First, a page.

What Institutions Expanding their Online Degree Offerings Can Learn from the Recent Closure at University of Texas
By Henry Kronk
February 18, 2018
While numerous institutions have cleared the way to expand their online offerings in recent months, one faculty isn’t so optimistic. The University of Texas’ Institute for Transformational Learning was created to bring the institution’s course offerings online among other things. Due to a negligible ROI, the university has elected to shut it down.
The Institute for Transformational Learning (ITL) was conceived in 2011 by former UT System chancellor Francisco Cigarroa. He initially provided $50 million to get it off the ground from the university’s Permanent University Fund. UT spokesperson Karen Adler said the new online institute was tasked with making a UT education more accessible.
“The Institute for Transformational Learning was launched in 2012 in an effort to enhance student success and access through the innovative use of technology and online learning,” Adler told the Daily Texan.
The institute would go on to benefit from a further $25 million. But after five years, it had only managed to bring in $1 million in revenue.
Not Your Average Online Degree Manager
In the world of online university programs, the ITL was something of an anomaly. The University of Texas System is both vast and incredibly well-funded, being the beneficiary of billions of dollars in oil money generated in the state. The Permanent University Fund from which funding for the ITL came holds roughly $20 billion. Many UT institutions already have a significant variety of online degree programs. ITL was conceived as a kind of university-serving start up. They were tasked with developing the UT brand, streamlining their online degree, and building apps to aid students.
As its goals and projects varied across the board, so too did reactions to its closure. “I feel like I trained a year for a marathon and on race day at mile 25 they called the race due to bad weather and never let me finish,” one staff member told the Texas Tribune. “All of the blood, sweat and tears dedicated to this accomplishment now lost.”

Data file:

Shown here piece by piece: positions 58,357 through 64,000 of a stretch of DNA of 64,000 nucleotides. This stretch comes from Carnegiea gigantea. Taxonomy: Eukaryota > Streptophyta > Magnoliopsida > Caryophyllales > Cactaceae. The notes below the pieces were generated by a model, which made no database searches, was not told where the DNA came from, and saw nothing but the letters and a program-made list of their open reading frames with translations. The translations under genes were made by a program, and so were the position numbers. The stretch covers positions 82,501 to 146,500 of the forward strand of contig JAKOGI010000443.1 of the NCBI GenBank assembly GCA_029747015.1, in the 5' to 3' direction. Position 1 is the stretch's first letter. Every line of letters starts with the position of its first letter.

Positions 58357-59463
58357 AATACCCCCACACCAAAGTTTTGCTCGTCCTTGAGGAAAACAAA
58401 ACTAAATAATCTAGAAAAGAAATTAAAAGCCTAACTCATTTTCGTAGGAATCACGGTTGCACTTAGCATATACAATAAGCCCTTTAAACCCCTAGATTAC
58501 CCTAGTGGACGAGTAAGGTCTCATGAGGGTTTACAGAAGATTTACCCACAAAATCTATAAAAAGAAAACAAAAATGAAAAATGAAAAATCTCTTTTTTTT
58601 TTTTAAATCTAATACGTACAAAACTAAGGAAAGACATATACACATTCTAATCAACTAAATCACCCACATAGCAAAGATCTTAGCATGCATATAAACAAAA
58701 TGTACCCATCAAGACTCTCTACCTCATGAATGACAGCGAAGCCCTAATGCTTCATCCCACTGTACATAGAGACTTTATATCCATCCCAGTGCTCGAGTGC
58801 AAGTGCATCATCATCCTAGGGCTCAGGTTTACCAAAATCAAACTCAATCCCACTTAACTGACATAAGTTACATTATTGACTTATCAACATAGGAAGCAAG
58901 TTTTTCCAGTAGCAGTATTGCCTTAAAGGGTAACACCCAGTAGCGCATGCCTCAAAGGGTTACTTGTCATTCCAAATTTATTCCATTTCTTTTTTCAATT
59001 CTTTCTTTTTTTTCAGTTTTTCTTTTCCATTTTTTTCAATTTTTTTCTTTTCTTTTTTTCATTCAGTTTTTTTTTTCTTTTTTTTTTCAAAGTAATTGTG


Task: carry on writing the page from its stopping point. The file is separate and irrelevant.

But others reported a difficult and dysfunctional working environment. “There probably could have been more efficient ways to get us here with less money,” said current UT System vice chancellor Steve Leslie.
While the case of UT’s LTI certainly differs from many universities, it highlights an issue that many non-profit universities are facing or will face in the near future: how to balance the accessibility of an institution’s online degree offerings with its net revenue.
Fitting a Trend
Numerous universities have taken steps to significantly expand their online offerings in the past year. Notably, Purdue acquired Kaplan last spring to adopt its online framework; the University of Massachusetts system laid plans to make their online degrees nationally available in December; and LSU Baton Rouge pledged to match its in-person enrollment with online students in January.
In these cases, administrators typically lead with mandates to expand their online degree offerings to as many learners as possible. But they also must satisfy the bottom line. LSU, for example, hired a former Southern New Hampshire University administrator Sasha Thackaberry to aid in the transition. SNHU marks an example of a very financially successful non-profit institution that vastly expanded their online offerings. Ten years ago, SNHU taught just a few thousand students on their campus. In the past three semesters, over 100,000 learners have taken an SNHU course. This enrollment growth can be witnessed on their 990 forms. They have more than doubled their total assets in the past four years, which sat at $264 million at the beginning of 2014 and reached nearly $550 million by the end of 2016. What administrator wouldn’t want their university to experience that growth?
But not every—or possibly any—university will be able to match that success. Significant growing pains always come along with expansion online. In January, the faculty at Eastern Michigan University concluded arbitration with their board of directors for hiring a third party to take care of their online expansion. Professors continue to worry that, in the hands of a private company, their curriculum, courses, and degree experience will be compromised.
The case of UT’s ITL confirms the fact that online courses are no silver bullet. Expanded course offerings must strike a compromise with the bottom line.
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